A heart-warming truth
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On a recent work trip, I had the privilege of meeting a 79-year old Parkinson’s afflicted writer, whose profound literary mind was reduced to a negligible fraction, not by the disease but by the invalidating abandonment of his 2 sons and the sudden death of his wife and daughter in a freak car accident. Despite his heartbreak, he turns up each morning to work at a soup kitchen nestled in the outskirts of his hometown, showering his warm demeanour over the cold realities of destitution.
His heart bursts with an irresistible force to serve, a compulsion appropriately captured in his blazingly bright eyes - eyes that have been privy to the echoing and eerie emptiness of loss. During an unscheduled afternoon coffee whilst we were waiting for our respective flights, I candidly asked about his experience at the soup kitchen. He replied, “you see the most scarred ones have to carry the punishing body of life on their backs. My duty is to make that journey more humane and hear their souls sing again”. A faint smile flickered on his lips. There was total harmony in the slow paced hues of his voice. His words had a poetic candour and his life felt to me like an an ode to aliveness, life that is both very new and very old. There is truth in how tragedies often make legends.
When pushed to the limits, it is from the repugnant ashes of human extremities, that the human spirit arises, like a new-born phoenix, awakened from deep slumber. Over the years, I’ve come to realise that for every painful circumstance, there is a corresponding lever to dispel it. Because pain is an uncharacteristic bedfellow to liberation - it grounds us to what is real underneath the superficial trappings that we often mistake for life itself. In fact literally all rapturous moments in my life have been punctuated at some point by acute discomfort. But this paradox remains so difficult to accept, not only for me but for most of humankind, I’m led to believe.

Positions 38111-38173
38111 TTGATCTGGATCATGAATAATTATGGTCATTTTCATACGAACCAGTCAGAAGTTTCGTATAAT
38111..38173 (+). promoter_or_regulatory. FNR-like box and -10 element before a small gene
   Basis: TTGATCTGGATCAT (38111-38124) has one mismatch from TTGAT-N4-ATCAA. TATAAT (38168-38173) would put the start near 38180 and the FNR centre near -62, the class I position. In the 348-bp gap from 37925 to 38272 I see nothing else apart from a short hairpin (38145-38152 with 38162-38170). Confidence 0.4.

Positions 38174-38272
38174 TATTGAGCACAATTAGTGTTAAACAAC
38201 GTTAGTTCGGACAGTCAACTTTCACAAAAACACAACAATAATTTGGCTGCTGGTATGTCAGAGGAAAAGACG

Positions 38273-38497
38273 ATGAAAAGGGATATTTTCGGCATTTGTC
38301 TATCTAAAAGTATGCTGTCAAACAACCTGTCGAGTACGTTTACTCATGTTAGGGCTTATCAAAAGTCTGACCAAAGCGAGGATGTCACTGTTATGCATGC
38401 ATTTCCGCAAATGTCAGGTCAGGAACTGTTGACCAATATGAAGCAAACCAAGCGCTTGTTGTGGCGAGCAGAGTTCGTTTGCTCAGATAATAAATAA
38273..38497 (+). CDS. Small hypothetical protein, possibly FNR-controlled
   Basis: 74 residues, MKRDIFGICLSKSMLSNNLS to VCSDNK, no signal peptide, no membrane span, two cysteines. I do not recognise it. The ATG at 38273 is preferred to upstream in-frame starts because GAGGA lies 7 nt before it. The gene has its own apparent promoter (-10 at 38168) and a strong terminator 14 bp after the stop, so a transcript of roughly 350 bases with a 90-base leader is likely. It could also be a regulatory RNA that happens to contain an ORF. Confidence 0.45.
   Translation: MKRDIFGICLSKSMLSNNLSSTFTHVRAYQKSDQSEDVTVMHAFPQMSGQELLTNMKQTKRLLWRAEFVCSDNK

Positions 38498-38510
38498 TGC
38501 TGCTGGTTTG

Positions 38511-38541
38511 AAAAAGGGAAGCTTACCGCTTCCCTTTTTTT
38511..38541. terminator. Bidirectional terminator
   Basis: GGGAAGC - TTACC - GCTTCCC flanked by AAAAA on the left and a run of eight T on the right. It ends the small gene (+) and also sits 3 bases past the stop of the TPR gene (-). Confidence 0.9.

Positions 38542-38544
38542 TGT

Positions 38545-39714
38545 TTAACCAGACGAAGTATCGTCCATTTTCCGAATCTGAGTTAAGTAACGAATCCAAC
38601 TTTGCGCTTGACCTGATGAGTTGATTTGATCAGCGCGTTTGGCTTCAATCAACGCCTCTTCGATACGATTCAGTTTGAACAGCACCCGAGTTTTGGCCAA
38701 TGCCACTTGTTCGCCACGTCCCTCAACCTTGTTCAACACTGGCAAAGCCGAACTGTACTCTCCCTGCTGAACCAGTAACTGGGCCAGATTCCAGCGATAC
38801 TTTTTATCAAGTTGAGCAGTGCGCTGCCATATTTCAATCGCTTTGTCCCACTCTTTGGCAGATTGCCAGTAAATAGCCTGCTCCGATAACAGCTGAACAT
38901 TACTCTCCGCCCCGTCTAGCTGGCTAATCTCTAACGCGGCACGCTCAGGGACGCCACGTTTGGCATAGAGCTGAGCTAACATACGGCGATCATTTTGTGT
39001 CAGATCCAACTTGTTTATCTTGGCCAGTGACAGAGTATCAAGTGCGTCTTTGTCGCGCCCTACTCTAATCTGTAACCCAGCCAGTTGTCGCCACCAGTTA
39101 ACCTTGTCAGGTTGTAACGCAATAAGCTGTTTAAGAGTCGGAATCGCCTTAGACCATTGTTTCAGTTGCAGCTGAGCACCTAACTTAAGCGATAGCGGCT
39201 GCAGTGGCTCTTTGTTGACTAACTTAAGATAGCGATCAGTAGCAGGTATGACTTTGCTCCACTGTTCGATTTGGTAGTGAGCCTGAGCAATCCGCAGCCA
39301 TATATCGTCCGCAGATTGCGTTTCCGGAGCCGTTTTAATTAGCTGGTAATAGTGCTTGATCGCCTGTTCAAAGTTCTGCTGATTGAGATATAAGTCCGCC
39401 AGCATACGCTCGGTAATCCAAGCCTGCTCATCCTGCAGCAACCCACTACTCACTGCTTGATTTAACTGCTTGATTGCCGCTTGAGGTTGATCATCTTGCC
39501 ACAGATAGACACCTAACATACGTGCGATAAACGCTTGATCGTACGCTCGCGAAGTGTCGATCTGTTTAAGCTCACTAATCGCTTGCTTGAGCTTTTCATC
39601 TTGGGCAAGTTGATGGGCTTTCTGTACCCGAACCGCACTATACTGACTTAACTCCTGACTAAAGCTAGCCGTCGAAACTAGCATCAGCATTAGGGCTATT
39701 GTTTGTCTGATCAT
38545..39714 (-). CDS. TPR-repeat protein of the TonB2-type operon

Take any form of love, whether divine, romantic or otherwise and you’d realise that it demands a certain degree of pain or strain to prove itself. It has to weather the moulding and welding force of tensions and pressures before the blissful purity of its true form is revealed. Pain is also quite often a measure of love, a brutally honest yardstick to evaluate and prioritise what truly matters to our core.
But perhaps the most curious aspect of pain is in how it initiates, almost understatedly, an unlearning of cultural and social conditioning. In moments of uncertainty, loss or even physical injury, we instinctively repel what is superfluous. In that moment of agony, time-honoured conventions and assumptions, once held sacred, are cast away into oblivion without hesitation. Life is stripped of all artifice. We are suddenly brushed with an unfamiliar awareness of the perilous fallacies of logic that people, institutions and nations continue to hold. The absurdity of an imposed system based on bigoted domination and exploitation becomes clear. Pain cleanses the human soul within from the lies in which it has nested itself - from the petty conceits and cowardice we were once unknowingly held hostage to.
Hence there is a dangerous toxicity to repressed and unacknowledged pain that simmers beneath the surface on the cusp of a full boil. The nature of our very existence requisites the feeling of pain in all its various guises. Pain is the root of reality. It is unsparing, brutal, jagged and often devoid of sentimentality. The question then becomes how we orient ourselves to it. Because life can be spent in total darkness if we do not dare to turn on the light to confront the invisible ghosts that haunt us. The resolution to pursue happiness is a courageous vow that one has to take. There’s a soup kitchen moment in all of us, we just need to seek it.